Growing the fruits of Shared Mindfulness

Instead of talking about, can we try talking from and to mindfulness? From mine to yours, from yours to mine. Embodying it right here and now, as I’m writing these words, and you embodying it wherever you are, as you’re reading them. Even separated by time and space, and connected by a shared curiosity, we can be mindful together. But mindful of what?

Matryoshka mindfulness

Matryoshka dolls shared mindfulness

Matryoshka dolls

Imagine being inside a set of Russian dolls of decreasing size. Inside the innermost, smallest one of the nested, hollow matryoshkas there’s a baby that is you. These dolls are not the usual wooden ones; they are made of some kind of semi-translucent bubble material. The baby is sensing the presence of layers upon layers outside its immediate bubble, but can’t see clearly the patterns painted on them until it knocks on the dome above its head. It is that semi-translucent bubble we call “reality” is where we live, most of the time.

With proper training in the arts and sciences of mind-fitness, we can become aware of several layers of our reality, concurrently. For example, we will be able to hold in our awareness some of our body sensations, our emotions, our thoughts, all at once. With trained attention, we can add to the mix the broad segments of the geographic and social worlds that we’re embedded in. Why would we want to do that? The more we can listen, the more we can hear. The more we can hear, the wiser and more adequate our response will be to the challenges and opportunities that life presents to us, individually and collectively.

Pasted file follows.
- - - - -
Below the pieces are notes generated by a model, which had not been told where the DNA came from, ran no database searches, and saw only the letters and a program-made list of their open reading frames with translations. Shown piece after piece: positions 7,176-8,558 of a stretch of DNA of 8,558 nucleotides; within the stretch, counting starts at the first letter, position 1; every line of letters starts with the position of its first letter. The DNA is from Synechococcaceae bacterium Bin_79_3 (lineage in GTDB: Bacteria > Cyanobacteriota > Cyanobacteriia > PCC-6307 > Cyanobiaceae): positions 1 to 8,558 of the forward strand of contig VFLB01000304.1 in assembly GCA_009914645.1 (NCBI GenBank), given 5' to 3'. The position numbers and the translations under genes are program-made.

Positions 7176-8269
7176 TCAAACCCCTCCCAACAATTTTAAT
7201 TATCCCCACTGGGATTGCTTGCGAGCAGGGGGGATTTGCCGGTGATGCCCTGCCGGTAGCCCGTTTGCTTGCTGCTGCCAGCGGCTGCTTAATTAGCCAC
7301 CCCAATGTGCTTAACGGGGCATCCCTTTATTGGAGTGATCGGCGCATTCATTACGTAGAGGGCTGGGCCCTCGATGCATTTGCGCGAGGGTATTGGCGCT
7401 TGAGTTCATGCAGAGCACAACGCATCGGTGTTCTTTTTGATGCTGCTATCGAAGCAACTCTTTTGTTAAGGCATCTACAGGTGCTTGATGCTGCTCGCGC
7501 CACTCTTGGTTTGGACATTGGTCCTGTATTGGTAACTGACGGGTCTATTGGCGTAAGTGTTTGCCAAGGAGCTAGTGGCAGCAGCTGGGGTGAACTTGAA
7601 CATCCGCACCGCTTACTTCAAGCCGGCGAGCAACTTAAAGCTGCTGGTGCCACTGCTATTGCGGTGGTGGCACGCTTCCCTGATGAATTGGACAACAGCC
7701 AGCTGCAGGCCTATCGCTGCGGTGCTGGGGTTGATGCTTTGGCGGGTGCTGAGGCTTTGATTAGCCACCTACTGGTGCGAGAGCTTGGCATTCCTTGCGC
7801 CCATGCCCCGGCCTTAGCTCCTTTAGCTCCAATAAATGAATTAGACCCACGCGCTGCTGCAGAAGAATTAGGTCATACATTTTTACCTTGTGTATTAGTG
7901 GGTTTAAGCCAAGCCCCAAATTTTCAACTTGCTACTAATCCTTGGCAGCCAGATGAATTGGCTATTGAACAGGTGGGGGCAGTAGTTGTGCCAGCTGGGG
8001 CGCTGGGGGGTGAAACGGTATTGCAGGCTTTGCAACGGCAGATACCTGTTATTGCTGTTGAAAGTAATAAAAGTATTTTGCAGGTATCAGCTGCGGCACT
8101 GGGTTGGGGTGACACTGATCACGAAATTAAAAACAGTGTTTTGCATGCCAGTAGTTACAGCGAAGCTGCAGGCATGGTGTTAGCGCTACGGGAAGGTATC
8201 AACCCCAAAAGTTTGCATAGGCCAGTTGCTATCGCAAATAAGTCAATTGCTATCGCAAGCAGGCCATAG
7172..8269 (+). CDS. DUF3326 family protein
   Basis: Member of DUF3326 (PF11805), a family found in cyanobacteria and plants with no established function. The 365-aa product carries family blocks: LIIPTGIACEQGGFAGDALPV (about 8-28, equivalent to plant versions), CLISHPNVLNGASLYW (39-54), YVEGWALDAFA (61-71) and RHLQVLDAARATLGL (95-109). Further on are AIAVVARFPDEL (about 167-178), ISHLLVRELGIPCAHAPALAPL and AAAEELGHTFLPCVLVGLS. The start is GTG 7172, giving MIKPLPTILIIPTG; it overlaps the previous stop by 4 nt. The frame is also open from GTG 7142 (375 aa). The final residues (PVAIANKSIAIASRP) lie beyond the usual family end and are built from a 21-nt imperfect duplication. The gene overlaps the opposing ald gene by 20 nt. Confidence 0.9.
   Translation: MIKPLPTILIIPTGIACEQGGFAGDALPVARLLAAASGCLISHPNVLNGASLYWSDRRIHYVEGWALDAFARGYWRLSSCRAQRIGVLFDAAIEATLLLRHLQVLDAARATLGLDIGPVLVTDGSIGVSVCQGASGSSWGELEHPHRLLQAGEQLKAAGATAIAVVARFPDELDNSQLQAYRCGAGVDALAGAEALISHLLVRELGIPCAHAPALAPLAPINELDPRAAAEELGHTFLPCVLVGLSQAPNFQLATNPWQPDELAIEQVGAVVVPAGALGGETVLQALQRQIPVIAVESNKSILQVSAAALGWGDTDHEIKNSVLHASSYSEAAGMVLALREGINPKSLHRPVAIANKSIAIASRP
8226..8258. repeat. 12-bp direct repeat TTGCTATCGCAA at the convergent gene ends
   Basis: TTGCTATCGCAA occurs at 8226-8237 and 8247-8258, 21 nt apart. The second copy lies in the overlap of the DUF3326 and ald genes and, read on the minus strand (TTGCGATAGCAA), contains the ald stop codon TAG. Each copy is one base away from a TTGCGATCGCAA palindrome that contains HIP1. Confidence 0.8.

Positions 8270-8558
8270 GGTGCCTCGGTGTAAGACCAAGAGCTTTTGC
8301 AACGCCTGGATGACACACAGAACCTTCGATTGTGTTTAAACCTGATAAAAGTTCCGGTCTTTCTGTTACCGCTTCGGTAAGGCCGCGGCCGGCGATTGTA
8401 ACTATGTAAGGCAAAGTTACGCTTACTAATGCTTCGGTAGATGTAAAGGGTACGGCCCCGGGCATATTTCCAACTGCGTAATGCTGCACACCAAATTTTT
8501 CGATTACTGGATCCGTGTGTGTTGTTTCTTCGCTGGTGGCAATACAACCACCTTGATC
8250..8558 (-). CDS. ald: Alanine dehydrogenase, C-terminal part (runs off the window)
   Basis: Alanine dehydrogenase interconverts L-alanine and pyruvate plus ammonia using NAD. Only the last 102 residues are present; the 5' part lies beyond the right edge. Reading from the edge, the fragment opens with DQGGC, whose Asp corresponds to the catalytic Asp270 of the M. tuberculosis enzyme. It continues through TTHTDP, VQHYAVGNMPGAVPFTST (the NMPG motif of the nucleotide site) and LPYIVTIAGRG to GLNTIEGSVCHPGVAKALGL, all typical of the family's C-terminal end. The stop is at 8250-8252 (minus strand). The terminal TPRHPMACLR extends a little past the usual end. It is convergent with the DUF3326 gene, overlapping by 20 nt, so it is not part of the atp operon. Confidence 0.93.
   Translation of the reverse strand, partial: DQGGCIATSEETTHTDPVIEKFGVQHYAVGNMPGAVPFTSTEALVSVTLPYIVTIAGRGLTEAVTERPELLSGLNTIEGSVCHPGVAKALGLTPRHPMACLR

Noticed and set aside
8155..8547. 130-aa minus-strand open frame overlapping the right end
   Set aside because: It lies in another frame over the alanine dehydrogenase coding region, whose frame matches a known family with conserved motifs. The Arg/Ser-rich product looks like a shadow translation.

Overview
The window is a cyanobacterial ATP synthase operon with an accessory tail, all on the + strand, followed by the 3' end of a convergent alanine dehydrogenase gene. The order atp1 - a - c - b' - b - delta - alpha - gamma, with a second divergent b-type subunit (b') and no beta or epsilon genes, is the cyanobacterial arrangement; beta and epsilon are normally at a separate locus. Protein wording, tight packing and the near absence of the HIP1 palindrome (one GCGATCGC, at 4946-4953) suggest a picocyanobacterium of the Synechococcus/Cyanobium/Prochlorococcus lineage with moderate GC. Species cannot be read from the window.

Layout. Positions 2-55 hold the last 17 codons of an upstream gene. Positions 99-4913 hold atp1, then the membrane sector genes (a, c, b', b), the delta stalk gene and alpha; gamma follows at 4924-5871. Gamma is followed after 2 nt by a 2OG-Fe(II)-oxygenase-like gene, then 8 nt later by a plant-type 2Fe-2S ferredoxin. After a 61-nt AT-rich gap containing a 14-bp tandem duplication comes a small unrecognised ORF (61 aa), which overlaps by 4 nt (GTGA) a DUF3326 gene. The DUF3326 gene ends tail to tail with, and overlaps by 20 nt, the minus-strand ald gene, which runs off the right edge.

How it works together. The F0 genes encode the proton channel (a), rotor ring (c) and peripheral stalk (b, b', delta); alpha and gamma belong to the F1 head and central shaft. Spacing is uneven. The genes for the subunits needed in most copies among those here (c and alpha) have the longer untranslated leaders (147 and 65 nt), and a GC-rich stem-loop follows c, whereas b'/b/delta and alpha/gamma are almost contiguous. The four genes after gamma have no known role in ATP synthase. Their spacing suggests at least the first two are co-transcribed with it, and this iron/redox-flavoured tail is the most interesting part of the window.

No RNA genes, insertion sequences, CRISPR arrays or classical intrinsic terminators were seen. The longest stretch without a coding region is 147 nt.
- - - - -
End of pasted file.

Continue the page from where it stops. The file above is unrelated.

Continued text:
To meet critical challenges, as groups, communities and organisations in our VUCA times of increasing Volatility, Uncertainty, Complexity and Ambiguity, we must act from a higher level of individual and collective consciousness. Becoming more mindful as a person is an important first step but it is insufficient if not extended to cultivating shared mindfulness if we are to make a larger, positive impact in the world. In my experience, when all of us in a conversation or collaborative action are practising expanded attention or other mind-fitness disciplines, then a potent inter-subjective field comes into being that is much more than the sum of the individual mind states. The resulting “shared mindfulness” allows us to sense what is happening more accurately, think more clearly, act more coherently, and achieve greater results.

How are we going to scale the achievable, shared mindfulness of small groups to organisations, co-intelligent local and regional communities, and wiser social institutions that truly care for the whole and all parts of it? The first thing is to notice what is already moving in that direction, even if it is only a relatively small step. For example, the UK All-Party Parliamentary Group on Wellbeing Economics met earlier this year to discuss “How Government Policy Can Improve Wellbeing: Mindfulness in Health and Education”. We at Future Considerations held a series of “Mindful Leadership” workshops with Joel and Michelle Levey  in June, and our colleagues at NixonMcInnes have invited the Levey’s back for a one-day workshop in November where the mind-fitness frontier, shared mindfulness, and their fertile relationship will be explored.